Septic systems range from the very simple to the extremely complex. Even on the simplest septic systems there are still many things that can go wrong. If you believe that septic systems are something you bury and forget about, then I guarantee that you will come across many of these problems. There are simple things anyone can do to keep their septic system running properly for decades.
First a general description of a septic system. The system starts where the common drain leaves the house. This drain can go to a municipal sewer or to an individual septic system. The water flows by gravity into the septic system. The inlet to the septic tank is protected by a T shaped baffle. It is open on the top and bottom. It is designed to contain floating debris in a small area and to direct solids to settle down towards the bottom. The water is contained here where solids settle out to form a sludge layer and floating objects form a scum layer. In between there is a clear zone where the water has very few solids. The water in the tank is treated by anaerobic bacteria. The bacteria break down organic compounds in the water until there is almost nothing left.
The water leaves the tank through another T shaped baffle on the other side of the tank. This one goes down to the clear zone and allows clear zone water to exit the tank without coming into contact with the scum layer. Some tanks have a septic pump, the pump is installed on the opposite side of the inlet and at the expected height of the clear zone. Larger tanks might have a dividing wall to keep sludge and scum on one side and clear water on the other side.
The sludge layer if not removed every three to five years can cause a major failure of the entire system. Not everything can be broken down completely. There are always things that either never breakdown or breakdown too slowly and they accumulate. The sludge layer will eventually reduce the capacity of the tank and the solids will block the inlet or the outlet of the tank. The sludge layer will be a rapid problem if the people using the system treat the toilet as a garbage can.
The scum layer is all the floating solids the get flushed into the system. Grease and oils cause a large part of the scum problem. But they are far from the only culprits. Cooking oils and grease coat the walls of the pipes and tanks and slowly reduce the size of the of the inlet and outlet eventually blocking them, and you can see how that is a problem.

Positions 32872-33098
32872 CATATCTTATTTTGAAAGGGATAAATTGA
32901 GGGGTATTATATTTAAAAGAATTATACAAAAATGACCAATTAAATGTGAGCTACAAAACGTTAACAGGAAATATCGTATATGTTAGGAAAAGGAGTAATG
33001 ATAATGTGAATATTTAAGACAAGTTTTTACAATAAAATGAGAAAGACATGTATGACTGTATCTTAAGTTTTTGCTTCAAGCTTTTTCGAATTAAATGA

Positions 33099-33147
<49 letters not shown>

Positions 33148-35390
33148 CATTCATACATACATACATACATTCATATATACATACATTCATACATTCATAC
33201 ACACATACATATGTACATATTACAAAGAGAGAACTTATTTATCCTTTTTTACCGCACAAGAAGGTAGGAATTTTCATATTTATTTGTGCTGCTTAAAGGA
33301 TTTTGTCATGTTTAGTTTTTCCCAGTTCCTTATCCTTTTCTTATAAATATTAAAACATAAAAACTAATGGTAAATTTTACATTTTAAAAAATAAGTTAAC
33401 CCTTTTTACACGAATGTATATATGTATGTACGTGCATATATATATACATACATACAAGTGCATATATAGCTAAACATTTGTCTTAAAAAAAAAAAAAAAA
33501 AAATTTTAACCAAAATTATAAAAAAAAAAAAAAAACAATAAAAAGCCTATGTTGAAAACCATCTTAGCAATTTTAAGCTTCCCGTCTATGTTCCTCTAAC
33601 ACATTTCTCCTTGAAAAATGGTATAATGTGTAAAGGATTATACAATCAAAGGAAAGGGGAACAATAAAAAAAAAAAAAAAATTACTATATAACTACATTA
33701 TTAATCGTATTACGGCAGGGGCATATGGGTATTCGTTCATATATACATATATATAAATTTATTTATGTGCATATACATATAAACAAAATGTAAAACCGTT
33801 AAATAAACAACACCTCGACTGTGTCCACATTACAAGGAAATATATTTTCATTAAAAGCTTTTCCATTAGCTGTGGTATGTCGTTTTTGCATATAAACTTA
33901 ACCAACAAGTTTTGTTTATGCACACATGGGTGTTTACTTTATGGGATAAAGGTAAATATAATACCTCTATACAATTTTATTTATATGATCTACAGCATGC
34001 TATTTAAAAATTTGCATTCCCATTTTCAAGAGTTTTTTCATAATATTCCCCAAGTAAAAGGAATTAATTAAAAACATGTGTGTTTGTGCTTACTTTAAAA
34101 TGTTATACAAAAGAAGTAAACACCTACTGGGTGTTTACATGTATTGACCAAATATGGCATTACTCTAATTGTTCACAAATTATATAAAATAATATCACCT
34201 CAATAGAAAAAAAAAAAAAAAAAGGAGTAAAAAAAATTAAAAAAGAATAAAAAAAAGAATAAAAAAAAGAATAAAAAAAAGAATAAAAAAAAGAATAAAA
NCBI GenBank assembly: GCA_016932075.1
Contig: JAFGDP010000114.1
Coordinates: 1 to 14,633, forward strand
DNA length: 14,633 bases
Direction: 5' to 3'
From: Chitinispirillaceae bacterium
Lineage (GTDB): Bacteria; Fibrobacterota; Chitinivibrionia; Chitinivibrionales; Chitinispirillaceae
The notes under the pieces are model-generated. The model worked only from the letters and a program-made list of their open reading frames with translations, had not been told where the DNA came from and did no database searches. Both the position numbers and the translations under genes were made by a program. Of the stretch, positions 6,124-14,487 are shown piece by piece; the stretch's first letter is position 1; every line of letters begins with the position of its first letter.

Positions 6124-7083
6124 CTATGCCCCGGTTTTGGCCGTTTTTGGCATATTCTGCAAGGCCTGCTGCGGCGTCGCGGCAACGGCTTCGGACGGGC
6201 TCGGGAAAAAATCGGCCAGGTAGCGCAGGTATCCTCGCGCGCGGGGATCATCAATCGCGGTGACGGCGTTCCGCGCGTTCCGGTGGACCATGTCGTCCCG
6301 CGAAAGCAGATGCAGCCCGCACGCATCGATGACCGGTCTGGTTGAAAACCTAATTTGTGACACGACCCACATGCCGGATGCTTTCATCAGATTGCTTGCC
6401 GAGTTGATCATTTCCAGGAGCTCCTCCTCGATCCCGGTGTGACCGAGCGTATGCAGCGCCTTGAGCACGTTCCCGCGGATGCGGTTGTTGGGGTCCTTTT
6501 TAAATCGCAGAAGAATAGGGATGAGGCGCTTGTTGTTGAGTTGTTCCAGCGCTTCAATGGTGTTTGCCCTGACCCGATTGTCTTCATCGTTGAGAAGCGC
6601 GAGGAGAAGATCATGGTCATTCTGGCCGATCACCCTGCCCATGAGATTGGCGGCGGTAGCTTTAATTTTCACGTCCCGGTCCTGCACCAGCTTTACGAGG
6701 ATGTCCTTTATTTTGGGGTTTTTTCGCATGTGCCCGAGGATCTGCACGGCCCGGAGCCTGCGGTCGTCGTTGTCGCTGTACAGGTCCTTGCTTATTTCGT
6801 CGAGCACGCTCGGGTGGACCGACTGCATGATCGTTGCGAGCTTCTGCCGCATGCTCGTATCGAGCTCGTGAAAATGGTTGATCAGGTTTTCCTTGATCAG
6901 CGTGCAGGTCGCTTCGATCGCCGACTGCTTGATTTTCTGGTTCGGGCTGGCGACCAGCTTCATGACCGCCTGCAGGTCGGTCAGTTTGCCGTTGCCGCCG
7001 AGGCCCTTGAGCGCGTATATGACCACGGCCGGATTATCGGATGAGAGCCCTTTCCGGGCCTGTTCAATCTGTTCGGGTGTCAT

The drain field is where the treated effluent gets released back to the environment. It may be called something else like a tile bed or weeping tile. They are usually subterranean but can sometimes be on the surface. Regardless there are still buried pipes and they are easy to collapse if you drive a vehicle over them. Lawn tractors are OK but even compact cars are too heavy for the shallow plastic piping. If the piping becomes cracked or even a section collapses then pipe will become blocked with dirt and your waste water will have nowhere to go except back into the house.
Hydraulic overloading is the technical name for putting too much sewage into your septic tank. This can happen if you have a party and there are more people using the system or if the sludge layer reduces the capacity of the tank. The end result of overloading is that poorly or untreated sewage leaves the system negatively impacting the surrounding area.
Leaks are bound to occur with age. You can also create leaks by driving over the tank and excavating too close to the tank. Leaks are a huge problem once they occur. The groundwater and soil contamination is extremely expensive to clean up. You may also be liable for damage to the neighbor’s water supply depending on the riparian laws where you live. A leaking tank needs to be replaced immediately.
Proper maintenance will prevent most problems. The worst thing anyone can do is to bury the septic system and forget about it.